COMMENTARIES...........Recent news reports have would be Hollywood and Broadway show biz people approaching the Lackawanna County Commissioners for funding for movIe and TV projects in downtown Scranton. Apparently buoyed by the success of the NBC show "The Office", set in Scranton, officials are parting with tax revenues and providing funding for projects from the likes of Paul Sorvino and others. While this is admirable and gutsy, news reports have said that the Sorvino group has only speculated materials, in other words nothing is actually finished. I don't live in Lackawanna County but as a taxpayer, I'd at least like to see a first draft instead of an outline.......................You have to love the national attention the Casey-Sazntorum race is getting. (See Media Watch). By the time this is over, many millions will be spent on this very important seat....................The recent ABC news story that House Speaker might be indicted on conflict of interest charges due to an investigation has many conspiracy theorists thinking that the Bush administration and the GOP party itsaelf might have a "Deep Throat" like moll mucking up the works. I mean it seems impossible that one President, one party and one Congress could inflict this much damage on itself, doesn't it?????

MEDIA WATCH...............WILK News Radio mentioned in Philadelphia Daily News columnist's John's Baer's thrice weekly column. The controversy is over the Santorum Penn Hills home and the fact that a local Democratic party operative said the house was empty. That was not the big news though, the news was Santorum's reaction to the story on the newswires and WILK Radio where the Senator referred to Roberty Casey Jr., his general election foe as a "thug." This brought an e mail reaction from Mary Ann:
I heard the allegations on NPR yesterday and I was having trouble understanding how Santorum got from “someone looked in the window” to “someone trespassed” to “it must have been a Casey operative” to “Casey is a thug”. Now you know I am not a big Casey supporter. But the last thing anyone could ever call the man is a thug. He is about as un-thuglike as they come. I thought maybe Ricky was slipping his trolley.
Mary Ann

Local newspaper reporters featured on PCN's Journalist's Roundtable tonight at 8PM. The show is repeated Sunday night at 7 and 11PM. The guests are; Pat McKenna, Scranton Times-Tribune, Borys Krawczeniuk, Scranton Times-Tribune and Jim Gittens, The Citizen Voice, Wilkes-Barre.


Tuesday, May 23, 2006

The LuLac Edition #13-May 24th, 2006

NEWS OF THE DAY……………SWANN RELEASES PLAN.…………..We finally got some specifics from Lynn Swann on Monday and it was something on the order of “be careful what you wish for”. Swann is proposing property tax reform by using state surpluses to fund immediate breaks for all homeowners, and overhauling how property taxes are assessed. Under Swann's plan, Penna. homeowners would get immediate tax relief in the 2007-08 school year. The average reduction for a homeowner would be $150 to $200. Lower - income and senior citizens would likely get a bit more. Swann's proposal calls for using 75 percent of the state's general fund surplus, savings from consolidating school districts' health insurance plans, and the state's general fund. That (the general fund option) would be done only in an extreme emergency.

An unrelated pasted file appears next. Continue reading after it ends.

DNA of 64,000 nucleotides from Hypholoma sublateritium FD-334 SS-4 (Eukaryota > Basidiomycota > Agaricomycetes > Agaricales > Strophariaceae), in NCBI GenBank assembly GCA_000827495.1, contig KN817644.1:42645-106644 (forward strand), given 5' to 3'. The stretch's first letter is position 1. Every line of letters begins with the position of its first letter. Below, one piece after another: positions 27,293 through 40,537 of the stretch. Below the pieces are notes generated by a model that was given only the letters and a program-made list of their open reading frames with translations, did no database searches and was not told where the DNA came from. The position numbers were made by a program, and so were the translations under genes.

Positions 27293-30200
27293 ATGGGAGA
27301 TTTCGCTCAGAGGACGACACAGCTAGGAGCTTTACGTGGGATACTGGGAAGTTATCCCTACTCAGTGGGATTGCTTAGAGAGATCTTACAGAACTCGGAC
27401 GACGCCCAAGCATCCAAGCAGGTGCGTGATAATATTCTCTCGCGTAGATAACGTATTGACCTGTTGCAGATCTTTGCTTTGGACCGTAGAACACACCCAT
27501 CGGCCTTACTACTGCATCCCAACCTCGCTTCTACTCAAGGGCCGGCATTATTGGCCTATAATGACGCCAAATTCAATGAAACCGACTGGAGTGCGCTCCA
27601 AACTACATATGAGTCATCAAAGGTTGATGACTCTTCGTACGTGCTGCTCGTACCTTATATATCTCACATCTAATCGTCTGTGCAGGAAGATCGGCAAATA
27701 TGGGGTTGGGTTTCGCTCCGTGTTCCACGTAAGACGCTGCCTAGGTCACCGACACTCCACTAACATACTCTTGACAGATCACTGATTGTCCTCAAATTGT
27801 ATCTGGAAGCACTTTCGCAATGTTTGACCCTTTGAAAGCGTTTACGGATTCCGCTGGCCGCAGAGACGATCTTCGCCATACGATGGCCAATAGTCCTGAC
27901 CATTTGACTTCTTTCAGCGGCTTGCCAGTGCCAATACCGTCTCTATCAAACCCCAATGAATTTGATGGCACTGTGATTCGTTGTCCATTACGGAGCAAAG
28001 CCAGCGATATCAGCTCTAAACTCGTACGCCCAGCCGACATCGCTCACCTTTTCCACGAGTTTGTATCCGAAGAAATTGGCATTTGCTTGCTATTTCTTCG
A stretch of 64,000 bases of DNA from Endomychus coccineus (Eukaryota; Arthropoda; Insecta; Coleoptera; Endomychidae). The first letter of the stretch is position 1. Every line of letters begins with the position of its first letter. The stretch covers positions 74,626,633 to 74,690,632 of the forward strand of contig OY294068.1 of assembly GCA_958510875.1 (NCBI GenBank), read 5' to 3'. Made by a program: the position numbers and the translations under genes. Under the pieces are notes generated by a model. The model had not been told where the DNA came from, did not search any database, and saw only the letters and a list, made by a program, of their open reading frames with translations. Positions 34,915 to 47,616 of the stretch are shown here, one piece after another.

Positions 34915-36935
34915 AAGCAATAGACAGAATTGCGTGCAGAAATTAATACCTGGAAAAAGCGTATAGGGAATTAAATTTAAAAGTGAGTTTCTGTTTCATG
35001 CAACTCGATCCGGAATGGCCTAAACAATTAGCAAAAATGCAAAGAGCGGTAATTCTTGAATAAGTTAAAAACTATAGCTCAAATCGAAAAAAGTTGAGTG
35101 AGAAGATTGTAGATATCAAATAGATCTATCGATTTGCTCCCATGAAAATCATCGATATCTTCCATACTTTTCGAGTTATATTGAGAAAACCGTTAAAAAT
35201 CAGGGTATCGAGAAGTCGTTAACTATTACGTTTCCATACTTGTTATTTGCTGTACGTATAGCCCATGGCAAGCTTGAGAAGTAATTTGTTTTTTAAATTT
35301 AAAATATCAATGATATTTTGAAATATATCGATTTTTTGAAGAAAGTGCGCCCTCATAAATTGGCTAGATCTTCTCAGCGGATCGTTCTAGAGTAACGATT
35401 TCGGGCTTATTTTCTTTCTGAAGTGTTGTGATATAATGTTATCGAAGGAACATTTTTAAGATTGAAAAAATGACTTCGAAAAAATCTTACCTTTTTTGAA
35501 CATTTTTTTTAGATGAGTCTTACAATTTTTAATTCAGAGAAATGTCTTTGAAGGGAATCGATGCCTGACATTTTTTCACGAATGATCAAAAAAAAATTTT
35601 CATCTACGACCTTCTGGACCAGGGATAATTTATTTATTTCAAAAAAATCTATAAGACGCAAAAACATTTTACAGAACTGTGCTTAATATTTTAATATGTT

Swann believes that income would produce $500 million that would be available for property tax relief. It's not clear in what form that money would be returned to taxpayers. Swann also proposed a cap on property tax increases by local governments. The ceiling would be tied to an inflationary index not exceeding 3 percent.
Swann attacked incumbent Ed Rendell saying the Governor has not produced any amount of money in property tax rebates in his 4 years in office. Swann made his remarks to the Harrisburg Press Club at a downtown hotel on Monday.

VOTING CONCERNS IN LUZERNE COUNTY………..While it appears everything went smoothly with the voting last Tuesday on the new voting machines in Luzerne County, there was a snag. Some people say a big snag. It appears that over 5900 extra votes were added and counted due to tabulation errors. In effect 10% of the total votes cast were erased from the official vote total. So far, only one race was affected, the 118th GOP race for state representative pitting Maureen Tatu vs Art Bobbouine. The latter has said he will ask for a recount. At this point, none of the other races have been affected. Candidates totals have fluctuated a bit though and there is concern among some candidates who won by less than 200 votes. One political operative, Bob Caruso associated with the Democratic state committee told the Times Leader that the count has to be disregarded 100%. No word if anyone else agrees with him on that.

COMMENTARIES…………….It is too bad that there was a problem with the voting machine tabulations. The day as well as the new machinery went smoothly and it’s a shame that the count was marred by this mistake. Let’s hope no mountains are made out of what appears to be a molehill………….State Representative Todd Eachus out of Hazleton still getting rave reviews for his handling of toastmaster duties when the Governor came to town (Wilkes Barre) to kick off his campaign……………..Al Gore, former Vice President is associated with a movie about global warming. A must see for political junkies on the silver screen.

MEDIA WATCH……..Finale of “Commander In Chief” starring my girl, Geena Davis will air Wednesday, May 31rst on the ABC TV network. Time to be announced. And you’ll definitely hear about it from this site.

UPCOMING…………………Our memories of the late Llloyd Bensten of Texas.